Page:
Michael Lang is a mediator with more than 40 years' experience in the areas of family, workplace, organizational, congregational and public policy disputes. He is a prominent international leader in the field of conflict resolution.
He has consulted with and provided conflict management trainings to a range of businesses, government agencies, not-for-profit organizations and university faculties. As well, he designed and helped implement a comprehensive workplace mediation program for the US Department of Veterans Affairs.
As an educator, Michael has developed and presented mediation skills and practice training courses, for beginning and advanced students, for court systems, government agencies, mediation centers, and professional associations. He has been a featured speaker at professional meetings throughout Canada and the U.S. and in the UK, Ireland and Trinidad and Tobago.
Michael is the founding Director of the Master of Arts Program in Conflict Resolution at Antioch University; he served as Professor and Special Advisor for Program and Faculty Development in the Master of Science in Dispute Resolution Program at Royal Roads University in Victoria, BC. Michael served as Editor-in-Chief of Mediation Quarterly (now Conflict Resolution Quarterly) from 1995-2001, and as a member of its editorial board from 1988-2007. Michael has authored numerous articles on mediation practice.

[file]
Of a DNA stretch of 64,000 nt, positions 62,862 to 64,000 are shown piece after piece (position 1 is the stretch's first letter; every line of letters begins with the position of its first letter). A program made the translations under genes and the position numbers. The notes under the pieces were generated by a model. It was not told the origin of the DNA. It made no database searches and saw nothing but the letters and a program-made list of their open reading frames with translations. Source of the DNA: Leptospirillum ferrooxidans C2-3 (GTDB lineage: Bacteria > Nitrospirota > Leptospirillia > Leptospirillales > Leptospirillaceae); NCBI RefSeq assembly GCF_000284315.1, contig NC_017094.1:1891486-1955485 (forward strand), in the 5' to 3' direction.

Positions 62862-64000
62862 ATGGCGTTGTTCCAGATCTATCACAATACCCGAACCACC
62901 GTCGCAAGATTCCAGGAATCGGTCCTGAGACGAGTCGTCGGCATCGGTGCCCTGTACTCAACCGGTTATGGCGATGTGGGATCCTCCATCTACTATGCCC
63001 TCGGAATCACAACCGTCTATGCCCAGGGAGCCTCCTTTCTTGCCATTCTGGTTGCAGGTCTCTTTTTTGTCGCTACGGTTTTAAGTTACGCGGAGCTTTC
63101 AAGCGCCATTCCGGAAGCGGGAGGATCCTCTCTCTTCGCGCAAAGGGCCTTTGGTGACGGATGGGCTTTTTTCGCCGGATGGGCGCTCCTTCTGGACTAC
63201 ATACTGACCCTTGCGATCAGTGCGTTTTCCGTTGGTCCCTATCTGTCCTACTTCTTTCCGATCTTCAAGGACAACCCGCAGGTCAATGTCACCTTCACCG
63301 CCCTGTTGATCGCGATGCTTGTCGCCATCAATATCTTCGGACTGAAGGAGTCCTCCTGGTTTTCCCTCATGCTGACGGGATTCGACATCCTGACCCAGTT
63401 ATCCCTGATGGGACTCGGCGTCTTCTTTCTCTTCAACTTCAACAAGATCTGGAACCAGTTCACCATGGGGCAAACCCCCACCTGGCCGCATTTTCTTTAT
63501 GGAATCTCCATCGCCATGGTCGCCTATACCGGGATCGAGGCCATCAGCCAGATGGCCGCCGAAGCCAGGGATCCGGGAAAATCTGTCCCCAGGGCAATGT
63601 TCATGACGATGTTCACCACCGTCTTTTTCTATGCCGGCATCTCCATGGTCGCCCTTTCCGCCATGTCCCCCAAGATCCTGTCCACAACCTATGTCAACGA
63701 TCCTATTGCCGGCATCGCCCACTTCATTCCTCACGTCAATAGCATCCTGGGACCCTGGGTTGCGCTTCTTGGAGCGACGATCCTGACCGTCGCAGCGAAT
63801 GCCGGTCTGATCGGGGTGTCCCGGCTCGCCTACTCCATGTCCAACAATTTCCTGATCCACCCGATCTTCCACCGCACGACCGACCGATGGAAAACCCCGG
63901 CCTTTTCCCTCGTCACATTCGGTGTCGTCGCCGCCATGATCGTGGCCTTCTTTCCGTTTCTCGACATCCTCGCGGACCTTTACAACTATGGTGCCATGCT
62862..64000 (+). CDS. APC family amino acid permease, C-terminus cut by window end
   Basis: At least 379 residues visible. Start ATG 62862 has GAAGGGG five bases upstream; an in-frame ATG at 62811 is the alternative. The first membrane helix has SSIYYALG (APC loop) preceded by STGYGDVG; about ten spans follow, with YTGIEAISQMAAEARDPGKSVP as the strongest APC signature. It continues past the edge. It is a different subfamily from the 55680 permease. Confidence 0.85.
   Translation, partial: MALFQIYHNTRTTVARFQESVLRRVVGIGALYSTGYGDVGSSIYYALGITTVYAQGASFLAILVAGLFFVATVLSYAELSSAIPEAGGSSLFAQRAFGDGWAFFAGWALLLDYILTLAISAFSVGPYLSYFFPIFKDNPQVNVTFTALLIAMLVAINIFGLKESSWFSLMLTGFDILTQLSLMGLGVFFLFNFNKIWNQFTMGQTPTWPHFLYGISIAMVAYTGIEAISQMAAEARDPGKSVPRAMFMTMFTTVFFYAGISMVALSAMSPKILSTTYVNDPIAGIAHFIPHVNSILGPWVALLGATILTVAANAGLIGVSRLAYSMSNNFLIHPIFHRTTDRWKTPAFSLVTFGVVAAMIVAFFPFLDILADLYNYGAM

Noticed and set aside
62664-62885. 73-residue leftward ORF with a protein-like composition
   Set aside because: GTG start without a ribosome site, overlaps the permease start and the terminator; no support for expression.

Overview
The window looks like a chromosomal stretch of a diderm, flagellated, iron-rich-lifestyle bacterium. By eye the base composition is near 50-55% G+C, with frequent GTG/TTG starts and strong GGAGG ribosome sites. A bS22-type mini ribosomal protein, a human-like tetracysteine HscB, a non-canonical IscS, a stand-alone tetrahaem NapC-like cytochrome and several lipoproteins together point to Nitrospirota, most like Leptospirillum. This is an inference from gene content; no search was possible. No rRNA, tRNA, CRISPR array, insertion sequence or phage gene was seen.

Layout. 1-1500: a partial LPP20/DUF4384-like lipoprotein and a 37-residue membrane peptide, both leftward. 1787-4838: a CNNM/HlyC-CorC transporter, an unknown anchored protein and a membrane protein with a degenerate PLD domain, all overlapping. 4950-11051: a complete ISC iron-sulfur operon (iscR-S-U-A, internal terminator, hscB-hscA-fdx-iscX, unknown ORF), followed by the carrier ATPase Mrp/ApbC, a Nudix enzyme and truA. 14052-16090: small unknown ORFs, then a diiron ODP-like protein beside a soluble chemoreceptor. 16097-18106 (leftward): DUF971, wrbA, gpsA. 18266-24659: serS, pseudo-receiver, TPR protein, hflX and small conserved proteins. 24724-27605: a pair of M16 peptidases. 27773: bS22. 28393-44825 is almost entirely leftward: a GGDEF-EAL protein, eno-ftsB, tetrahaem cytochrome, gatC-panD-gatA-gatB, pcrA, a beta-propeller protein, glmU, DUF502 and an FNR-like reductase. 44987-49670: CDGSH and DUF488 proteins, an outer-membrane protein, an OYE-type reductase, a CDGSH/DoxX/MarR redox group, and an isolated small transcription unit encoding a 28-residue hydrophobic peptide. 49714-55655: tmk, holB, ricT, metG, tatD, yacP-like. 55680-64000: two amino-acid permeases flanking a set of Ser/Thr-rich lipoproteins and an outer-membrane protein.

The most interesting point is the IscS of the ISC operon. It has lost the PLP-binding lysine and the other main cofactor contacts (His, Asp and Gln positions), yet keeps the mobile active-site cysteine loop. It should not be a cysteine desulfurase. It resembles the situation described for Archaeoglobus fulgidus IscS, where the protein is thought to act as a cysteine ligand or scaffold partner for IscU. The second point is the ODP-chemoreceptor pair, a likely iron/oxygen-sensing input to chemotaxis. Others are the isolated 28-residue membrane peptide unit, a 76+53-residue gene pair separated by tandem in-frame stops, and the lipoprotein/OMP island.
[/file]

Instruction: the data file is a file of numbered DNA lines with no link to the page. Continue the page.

He is co-author of The Making of a Mediator: Developing Artistry in Practice (2000), published by Jossey Bass Publishers and The Guide to Reflective Practice in Conflict Resolution (2019) published by Rowman & Littlefield.
Michael is also the principal author of the series, Divorce and Separation: A Practical Guide to Making Smart Decisions, with state editions for Arizona, California, Colorado, Connecticut, Florida, Massachusetts, New Jersey, Oregon, Pennsylvania, and Vermont.
Michael also co-created and co-edited (with Peter Nicholson), two books on family conflict during the pandemic: Living Together, Separating, Divorcing: Surviving the Pandemic (2020) and Family Conflict During the Pandemic: Stories of Struggle and Hope (2021).
For specific information, please visit the Family Mediation, Workplace Mediation or the Community and Congregational Mediation pages.